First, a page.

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Robo-advisors are a way for smaller investors to gain access to diversified, professionally managed portfolios without having to pay high fees or meet large deposit requirements. A robo-advisor allocates money among different exchange-traded funds to create a complete portfolio for an investor, based on their self-reported investment objectives and risk tolerance. What would normally take thousands of dollars to accomplish, via individual stocks or funds, can be bought in a single purchase, oftentimes for less than $1,000. Robo-advised portfolios are rebalanced automatically or on demand and can give beginning investors a taste of the risk and reward available in the markets.

Research: How To Find the Best Financial Advisor for You

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2. First $5,000

With $5,000 to invest, your options open up a bit. You can take better advantage of various retirement plans, for example, and you can gain access to some mutual funds that may have minimum purchase requirements in excess of $1,000. You can also still take advantage of some of the suggestions for $1,000 investors.

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Index Funds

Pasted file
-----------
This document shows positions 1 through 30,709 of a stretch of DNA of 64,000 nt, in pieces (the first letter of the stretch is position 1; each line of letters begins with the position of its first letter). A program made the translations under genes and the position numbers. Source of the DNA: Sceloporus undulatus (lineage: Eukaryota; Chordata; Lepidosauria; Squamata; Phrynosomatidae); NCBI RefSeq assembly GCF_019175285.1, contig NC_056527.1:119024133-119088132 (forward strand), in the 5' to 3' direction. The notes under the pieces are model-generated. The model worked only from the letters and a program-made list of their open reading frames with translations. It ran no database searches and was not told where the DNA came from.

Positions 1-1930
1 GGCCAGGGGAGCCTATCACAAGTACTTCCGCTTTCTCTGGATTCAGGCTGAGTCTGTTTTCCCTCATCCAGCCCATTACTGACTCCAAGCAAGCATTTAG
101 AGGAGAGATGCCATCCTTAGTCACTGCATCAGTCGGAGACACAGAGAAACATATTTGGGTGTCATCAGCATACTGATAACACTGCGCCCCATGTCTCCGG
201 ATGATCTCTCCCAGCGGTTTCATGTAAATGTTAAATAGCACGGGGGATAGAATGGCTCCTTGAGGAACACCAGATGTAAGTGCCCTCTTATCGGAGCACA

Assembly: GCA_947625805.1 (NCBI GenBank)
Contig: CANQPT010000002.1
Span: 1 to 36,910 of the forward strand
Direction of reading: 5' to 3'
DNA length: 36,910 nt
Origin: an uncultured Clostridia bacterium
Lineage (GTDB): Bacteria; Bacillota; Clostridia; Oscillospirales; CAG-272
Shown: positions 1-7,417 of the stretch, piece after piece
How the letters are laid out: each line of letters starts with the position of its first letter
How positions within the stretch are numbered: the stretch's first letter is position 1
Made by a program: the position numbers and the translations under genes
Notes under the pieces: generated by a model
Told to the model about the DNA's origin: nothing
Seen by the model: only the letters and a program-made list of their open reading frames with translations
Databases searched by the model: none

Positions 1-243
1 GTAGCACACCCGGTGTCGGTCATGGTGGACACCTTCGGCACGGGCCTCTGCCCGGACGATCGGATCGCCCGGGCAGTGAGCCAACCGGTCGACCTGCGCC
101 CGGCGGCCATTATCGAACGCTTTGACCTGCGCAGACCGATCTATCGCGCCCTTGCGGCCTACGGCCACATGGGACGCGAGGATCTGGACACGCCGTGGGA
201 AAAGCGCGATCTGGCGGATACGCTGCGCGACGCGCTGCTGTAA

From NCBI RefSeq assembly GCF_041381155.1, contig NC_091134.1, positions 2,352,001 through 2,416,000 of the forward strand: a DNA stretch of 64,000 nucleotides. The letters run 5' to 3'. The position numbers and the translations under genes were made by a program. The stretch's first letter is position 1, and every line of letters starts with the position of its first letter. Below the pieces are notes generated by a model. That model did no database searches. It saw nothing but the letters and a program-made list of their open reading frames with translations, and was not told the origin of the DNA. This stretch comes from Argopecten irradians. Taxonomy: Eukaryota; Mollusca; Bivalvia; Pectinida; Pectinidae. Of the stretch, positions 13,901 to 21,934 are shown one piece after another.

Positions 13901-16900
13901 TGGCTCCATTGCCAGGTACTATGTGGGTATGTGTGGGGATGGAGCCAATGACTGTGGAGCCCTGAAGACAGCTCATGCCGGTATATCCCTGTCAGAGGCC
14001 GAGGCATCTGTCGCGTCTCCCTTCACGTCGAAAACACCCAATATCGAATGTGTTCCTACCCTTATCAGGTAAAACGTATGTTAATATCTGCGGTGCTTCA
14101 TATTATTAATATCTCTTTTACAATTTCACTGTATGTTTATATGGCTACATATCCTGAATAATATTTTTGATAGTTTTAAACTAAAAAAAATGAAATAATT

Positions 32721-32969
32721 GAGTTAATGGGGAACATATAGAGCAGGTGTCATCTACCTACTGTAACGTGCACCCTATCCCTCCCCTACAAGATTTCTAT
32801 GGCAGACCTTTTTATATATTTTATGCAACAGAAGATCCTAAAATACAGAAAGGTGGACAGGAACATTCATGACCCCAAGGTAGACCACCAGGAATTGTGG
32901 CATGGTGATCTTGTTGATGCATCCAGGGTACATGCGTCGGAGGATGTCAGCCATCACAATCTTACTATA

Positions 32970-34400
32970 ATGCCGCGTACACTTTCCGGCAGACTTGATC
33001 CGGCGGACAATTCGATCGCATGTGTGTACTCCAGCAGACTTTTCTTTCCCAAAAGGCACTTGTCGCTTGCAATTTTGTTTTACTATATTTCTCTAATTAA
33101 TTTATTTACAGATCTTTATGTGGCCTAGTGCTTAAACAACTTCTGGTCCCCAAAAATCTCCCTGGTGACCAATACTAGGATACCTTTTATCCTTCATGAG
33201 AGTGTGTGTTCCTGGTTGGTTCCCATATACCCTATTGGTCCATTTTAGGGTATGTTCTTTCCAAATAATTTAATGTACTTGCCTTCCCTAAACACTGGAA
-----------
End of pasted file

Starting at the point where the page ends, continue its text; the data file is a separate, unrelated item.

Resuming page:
An index fund, as the name implies, attempts to track the performance of a designated market index. One of the most popular market indexes is the S&P 500 index, which consists of the 500 largest companies in the U.S. market. No less than famed investor Warren Buffett, the CEO of Berkshire Hathaway and dubbed the “Oracle of Omaha,” has said, “A low-cost index fund is the most sensible equity investment for the great majority of investors.” One of the most popular S&P 500 index funds, the Vanguard 500 Index Fund Admiral Shares, has a $3,000 minimum, putting it out of the reach of a $1,000 investor but available to a $5,000 investor.

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IRA or 401(k)

Although investors with any amount to contribute may be eligible for a 401(k) or an IRA, those with at least $5,000 can start maximizing the tax benefits of these accounts. The 2021 contribution limit for an IRA, for example, is $6,000, or $7,000 if you’re age 50 or older. As you may be eligible for a tax deduction on your IRA contribution, it pays to max out your IRA whenever possible. With $5,000 to invest, you can get close to the limit for 2021. Although maximum contribution limits for a 401(k) are higher — $19,500 — employer matching contributions are typically less, usually at about 3% to 6% of your compensation. With a $5,000 contribution, you’re likely to take advantage of your full employer match, unless you earn in excess of about $83,000 ($83,000 x 6% employer match = about $5,000).

Discover: 27 Best Strategies To Get the Most Out of Your 401(k)

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3. First $25,000